Saturday, August 30, 2014

The June Brides - She Seems Quite Free 7"

The June Brides are justifiably well-loved as one of the edgier C86-era jangle bands of the mid-80s, earning respect from fans, critics and peers.  But after an album and several singles and EPs, the group disbanded.  Frontman Phil Wilson released some solo material, and then withdrew from recording and performing for a couple of decades.  He returned to music in fine form in 2008 with the excellent LP for Slumberland, God Bless Jim Kennedy. The path has come full circle, and Phil and his recent collaborators Steve Beswick and Arash Torabi have now been joined by Phil's previous bandmates Simon Beesley, Frank Sweeney and Jon Hunter.  So, The June Brides ride again.  The reformed and rejuvenated Brides are now releasing the three-track single She Seems Quite Free.  The record consists of "Being There" and "She Seems Quite Free", both of which were written by Phil Wilson, and Simon Beesley's "I'm Undone".  Amazingly, they haven't lost a thing.  All three tracks are well written and the performances are excellent.  I suppose it could be helpful if I could choose a favorite, but I can't.  From the wistful jangle pop of the opener to the taut title track to the chugging melancholy of the closing song, I'd judge this to be a triple A-side single.  It seems to me that the pros are back in town.

She Seems Quite Free is available in North America from Slumberland, and in the UK/Europe from Occultation, see the links below.  The record is a digital download, but vinyl will be available as well and can be pre-ordered.

Slumberland Records page for EP
Occultation Records page for EP

Friday, August 29, 2014

The Stevens are touring the US

One of my favorite bands to emerge from Melbourne in the past couple of years is The Stevens.  Their debut LP, The History of Hygiene (review here), was released by Chapter Music and in my opinion should be in the collection of all guitar pop fans, but especially fans of Guided By Voices.  The band commences a US tour next week, so stateside fans have the opportunity to experience The Stevens in the flesh.  To help prompt music lovers to leave their couches and shuffle to the venue and drink beer while listening to Australian rockers, they have released an newly recorded song, "Thirsty Eye".  Their debut EP also is being released in North America by Kingfisher Records.

I nearly didn't publicize this tour after looking at the dates and venues and learning that my house didn't make the cut.  But more dates may be added, so I'l be a good soldier and, well, who knows?  Here are the dates, venues and other acts as of this week:

9/4 LA @ Los Globos w/ The Memories
9/6 SF @Hemlock w/ Scott & Charlene's Wedding
9/10 NY @ Cake Shop w/ Free Time, Ballroom
9/11 Brooklyn @ Baby's All Right w/ Ducktails
9/14 Brooklyn @ Death By Audio w/ Rat Columns
9/16 Baltimore @ The Crown
9/17 Cleveland @ Happy Dog w/ S&C Wedding
9/18 Detroit @ Garden Bowl
9/19 Lexington @ TBD w/ Rat Columns
9/20 Columbus@Double Happiness w/Connections
9/22 Chicago @ The Owl
9/23 Milwaukee @ Linnemans Inn
9/24 Minneapolis @ Hexagon w/ Naomi Punk
9/27 Memphis @ Goner Fest
10/3 Austin @ Hotel Vegas


"Jamais Vu" from The History of Apple Pie

As the release date for Feel Something, the sophomore album from The History of Apple Pie inches closer, the London band has provided another single.  "Jamais Vu" reminds us of what THOAP does so well, Steph Min's sugar-drenched vocals floating over focused guitar blasts.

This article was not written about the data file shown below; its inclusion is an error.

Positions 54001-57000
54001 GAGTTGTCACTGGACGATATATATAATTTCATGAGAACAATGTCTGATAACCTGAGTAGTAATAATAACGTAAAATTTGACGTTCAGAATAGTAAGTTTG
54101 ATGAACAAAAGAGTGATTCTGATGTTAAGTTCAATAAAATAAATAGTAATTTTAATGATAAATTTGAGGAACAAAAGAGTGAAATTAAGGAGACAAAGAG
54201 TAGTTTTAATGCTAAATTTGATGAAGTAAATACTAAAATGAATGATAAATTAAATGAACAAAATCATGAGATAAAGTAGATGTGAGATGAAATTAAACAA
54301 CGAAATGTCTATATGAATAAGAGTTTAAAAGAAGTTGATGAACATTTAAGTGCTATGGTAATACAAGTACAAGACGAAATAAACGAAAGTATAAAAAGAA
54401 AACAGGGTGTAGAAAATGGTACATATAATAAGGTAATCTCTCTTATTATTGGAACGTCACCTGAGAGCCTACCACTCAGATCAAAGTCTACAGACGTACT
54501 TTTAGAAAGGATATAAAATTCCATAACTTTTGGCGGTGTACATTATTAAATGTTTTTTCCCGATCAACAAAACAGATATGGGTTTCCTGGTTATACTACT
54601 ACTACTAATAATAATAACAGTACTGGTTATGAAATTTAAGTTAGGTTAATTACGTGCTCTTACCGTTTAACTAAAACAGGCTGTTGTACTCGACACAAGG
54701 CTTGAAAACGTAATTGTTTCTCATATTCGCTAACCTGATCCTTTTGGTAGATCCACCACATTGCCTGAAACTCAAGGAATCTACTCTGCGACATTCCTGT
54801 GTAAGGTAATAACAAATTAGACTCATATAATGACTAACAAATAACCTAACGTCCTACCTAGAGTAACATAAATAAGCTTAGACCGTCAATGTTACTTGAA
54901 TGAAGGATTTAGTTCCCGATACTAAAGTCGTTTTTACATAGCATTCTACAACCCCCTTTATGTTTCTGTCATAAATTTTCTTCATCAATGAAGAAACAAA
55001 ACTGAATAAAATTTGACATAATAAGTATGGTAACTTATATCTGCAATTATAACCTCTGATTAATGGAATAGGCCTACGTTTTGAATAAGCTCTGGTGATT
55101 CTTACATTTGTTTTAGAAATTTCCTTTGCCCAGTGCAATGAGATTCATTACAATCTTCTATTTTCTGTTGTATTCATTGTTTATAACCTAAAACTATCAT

THOAP is Sephanie Min (vocals), Jerome Watson (guitar), James Thomas (drums), Aslam Ghauri (guitar) and Joanna Curwood (bass).

Marshall Teller Records

Rolling Stones Friday: Dancing With Mr. D

Keith Richards once remarked that the Rolling Stones went to Jamaica in November 1972 to record Goats Head Soup because it was the only country that would let him in. The resulting record was far more laid back than its predecessor Exile on Main St

One of my favorites is the lead track, the dark and brooding "Dancing With Mr. D". I love the slow burn and groove of this one, fitting well with the death imagery:    

Thursday, August 28, 2014

"Psychotropic" from Los Tones

One of our favorite psychedelic garage rock bands, Sydney, Australia's Los Tones, have laid another delicious tracks on our grateful ears.  "Psychotropic" as a swampy swing, a rock attitude and plenty of ragged edges found in the best tunes from the garage.  The song is taken from their debut album, which will be out in October.  If you can't wait, the single can be purchases at the Bandcamp link below.  Great stuff -- play it loud and proud!


Preview: Bumbershoot, Seattle, Aug 30 - Sept 1

The Replacements, 2013

It's not too late to get yourself to Seattle this weekend for one of year's most enjoyable festivals, Bumbershoot, now in its 31st year. It's held in the heart of that scenic and great city on the grounds of the 1962 World's Fair. There's an unusually wide variety of music, comedy (Eugene Mirman!), authors, and visual art, and even a family friendly series of offerings ("Youngershoot").

I'm heading up there Sunday for the privilege of seeing The Replacements (photo above) and an all star tribute to Big Star featuring original drummer Jody Stephens, performing the band's classic record Third / Sister Lovers  with Mike Mills, Ken Stringfellow, Mitch Easter, Chris Stamey, various other musicians of note and a 12 piece orchestra.

Festival headliners include Wu-Tang Clan, Elvis Costello, Foster the People, Panic! At The Disco, and The Head and the Heart.

We'll report back on what we see up there, especially how the mighty Replacements, or what's left of them, performed.

Many bands we've covered here at WYMA will play at Bumbershoot, including Jessica Hernandez and the Deltas, Red Fang, Los Lobos, Polica, Pickwick, and Lonely Forest.